10K vs. 14K Gold: What’s the Difference?

There are many types of gold on the market that it can be difficult to know which is the best for you. Of all the options, two that are quite popular are 14k and 10k gold. When speaking about gold karats, it can be confusing because of diamond carats. But those carats are different! Let’s take a look at what gold karatage is, how it impacts gold, and how 10k and 14k gold compare.  

What is Gold Karatage? 

pure gold ring
24k pure gold band. See this here.

Karatage is how the purity of gold is measured. Pure gold has 24 karats, and is the most valuable type of gold. It’s not always the best for gold jewelry though, because of how soft it is. To make gold more durable and affordable, it can be alloyed with other metals. When this happens, the amount of gold in the alloy is reduced.  

JamesAllen Engagement Rings
10k gold hoop earrings
10k gold hoop earrings. See them here.

10k gold is made up of 41.7% pure gold, and is mixed with other metals like copper, silver, or zinc to make it stronger. This makes it less likely to bend or scratch, making it a sensible choice for everyday wear.  

14k yellow and white gold floral pendant
14k yellow and white gold floral pendant. See it here.

But of all the options, 14k gold is the most popular choice for jewelry, particularly in the United States. It’s got a composition of 58.3% pure gold, which we think is the ideal balance between durability and gold purity. It also has a really great color – not too orangey-gold (like 24 karat) and not too pale.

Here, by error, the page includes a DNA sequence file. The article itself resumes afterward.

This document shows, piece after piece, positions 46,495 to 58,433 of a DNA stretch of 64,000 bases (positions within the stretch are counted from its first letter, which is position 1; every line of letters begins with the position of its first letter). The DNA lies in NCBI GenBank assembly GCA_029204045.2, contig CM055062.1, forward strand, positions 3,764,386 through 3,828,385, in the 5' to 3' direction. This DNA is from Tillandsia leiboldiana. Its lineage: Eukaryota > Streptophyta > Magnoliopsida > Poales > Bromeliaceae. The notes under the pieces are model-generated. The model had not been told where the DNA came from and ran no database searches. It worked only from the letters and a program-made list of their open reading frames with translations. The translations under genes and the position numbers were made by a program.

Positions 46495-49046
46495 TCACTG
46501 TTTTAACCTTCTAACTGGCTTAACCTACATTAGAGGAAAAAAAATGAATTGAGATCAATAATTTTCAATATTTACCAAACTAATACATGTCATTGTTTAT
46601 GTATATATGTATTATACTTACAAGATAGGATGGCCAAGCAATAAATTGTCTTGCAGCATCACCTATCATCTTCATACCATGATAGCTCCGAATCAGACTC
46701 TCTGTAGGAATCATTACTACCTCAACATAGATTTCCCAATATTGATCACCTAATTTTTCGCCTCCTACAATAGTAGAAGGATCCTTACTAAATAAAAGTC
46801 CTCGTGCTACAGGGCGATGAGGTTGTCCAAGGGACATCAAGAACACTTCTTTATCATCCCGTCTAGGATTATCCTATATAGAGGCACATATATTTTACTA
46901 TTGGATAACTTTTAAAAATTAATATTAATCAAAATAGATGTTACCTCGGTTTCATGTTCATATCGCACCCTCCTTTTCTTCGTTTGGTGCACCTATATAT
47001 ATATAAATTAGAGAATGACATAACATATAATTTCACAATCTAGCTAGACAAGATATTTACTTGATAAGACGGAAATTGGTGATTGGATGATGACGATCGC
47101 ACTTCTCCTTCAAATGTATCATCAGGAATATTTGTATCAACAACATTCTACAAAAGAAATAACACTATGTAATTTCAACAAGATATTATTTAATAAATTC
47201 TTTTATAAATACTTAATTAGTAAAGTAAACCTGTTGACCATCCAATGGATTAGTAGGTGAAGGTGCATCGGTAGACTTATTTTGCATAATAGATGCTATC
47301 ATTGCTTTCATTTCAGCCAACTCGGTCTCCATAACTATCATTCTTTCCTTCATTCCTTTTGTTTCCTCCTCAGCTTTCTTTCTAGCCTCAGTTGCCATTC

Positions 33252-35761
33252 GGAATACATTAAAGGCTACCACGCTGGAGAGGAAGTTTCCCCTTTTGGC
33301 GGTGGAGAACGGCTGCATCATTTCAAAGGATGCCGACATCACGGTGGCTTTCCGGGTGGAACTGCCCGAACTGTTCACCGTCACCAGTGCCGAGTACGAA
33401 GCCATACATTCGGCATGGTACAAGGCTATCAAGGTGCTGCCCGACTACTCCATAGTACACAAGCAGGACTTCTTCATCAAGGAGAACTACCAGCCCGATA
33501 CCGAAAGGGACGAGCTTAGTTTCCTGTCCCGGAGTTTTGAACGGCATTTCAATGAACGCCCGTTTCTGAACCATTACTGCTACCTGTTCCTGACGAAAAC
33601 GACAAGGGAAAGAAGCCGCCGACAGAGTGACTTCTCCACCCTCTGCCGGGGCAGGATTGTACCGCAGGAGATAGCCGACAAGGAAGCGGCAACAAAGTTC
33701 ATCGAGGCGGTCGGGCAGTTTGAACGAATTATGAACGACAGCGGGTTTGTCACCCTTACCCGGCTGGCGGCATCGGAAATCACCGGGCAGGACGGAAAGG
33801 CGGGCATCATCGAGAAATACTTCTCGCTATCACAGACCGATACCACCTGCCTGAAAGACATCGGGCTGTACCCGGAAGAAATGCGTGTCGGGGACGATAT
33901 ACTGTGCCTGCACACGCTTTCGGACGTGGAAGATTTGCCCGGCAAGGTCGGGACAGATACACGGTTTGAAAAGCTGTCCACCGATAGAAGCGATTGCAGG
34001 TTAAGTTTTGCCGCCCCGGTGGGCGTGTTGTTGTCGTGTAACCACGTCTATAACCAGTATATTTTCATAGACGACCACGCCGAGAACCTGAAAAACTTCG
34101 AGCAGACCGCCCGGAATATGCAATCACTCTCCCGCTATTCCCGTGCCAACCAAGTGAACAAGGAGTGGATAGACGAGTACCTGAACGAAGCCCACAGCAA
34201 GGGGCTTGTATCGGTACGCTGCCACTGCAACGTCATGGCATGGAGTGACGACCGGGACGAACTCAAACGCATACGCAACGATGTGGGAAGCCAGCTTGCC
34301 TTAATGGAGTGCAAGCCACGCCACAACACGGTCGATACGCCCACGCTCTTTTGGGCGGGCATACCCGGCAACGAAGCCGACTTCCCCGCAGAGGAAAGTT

Main Differences between 10k Gold and 14k Gold 

10k gold hammered wedding bands on the woman's fingers
10k gold hammered wedding band. See this here.

The most obvious difference between these two types of gold alloys is the amount of pure gold each contains. 14k gold is more than half pure gold, whereas 10k gold is much lower. So, how does this impact the alloy? 

1. Color 

10k gold dome ring on the index finger
10k gold dome ring. See it here.

One of the most noticeable differences between 10k and 14k gold is their color. With a higher percentage of gold, 14k gives off a richer yellow appearance, making it incredibly bright and lustrous.  

10k yellow gold, on the other hand, has a duller color appearance due to its lower purity.  

14k gold thin croissant ring
14k gold thin croissant ring. See it here.

However, this only really applies when it comes to yellow gold. Because white gold contains rhodium plating, it doesn’t make a difference whether the metal is 14k or 10k.  

For a consistent look, when you’re layering jewelry, we highly recommend pairing your pieces with the same gold alloy for a consistent look. This will prevent pieces from appearing dull or much brighter than the rest of the ensemble.  

2. Strength and Durability 

holding two 10k gold rope chain bracelets
10k gold rope chain bracelet. See it here.

Both 10K gold and 14K gold are known for their durability but with some differences. 10K gold is more durable because of its lower percentage of gold, making it harder and more resistant to denting and scratching. 14k gold is perfect for everyday wear and is very durable, but it can get scratched or damaged more than 10k gold.  

14k yellow gold polished bangle bracelet on the woman's wrist
14k yellow gold polished bangle bracelet. See it here.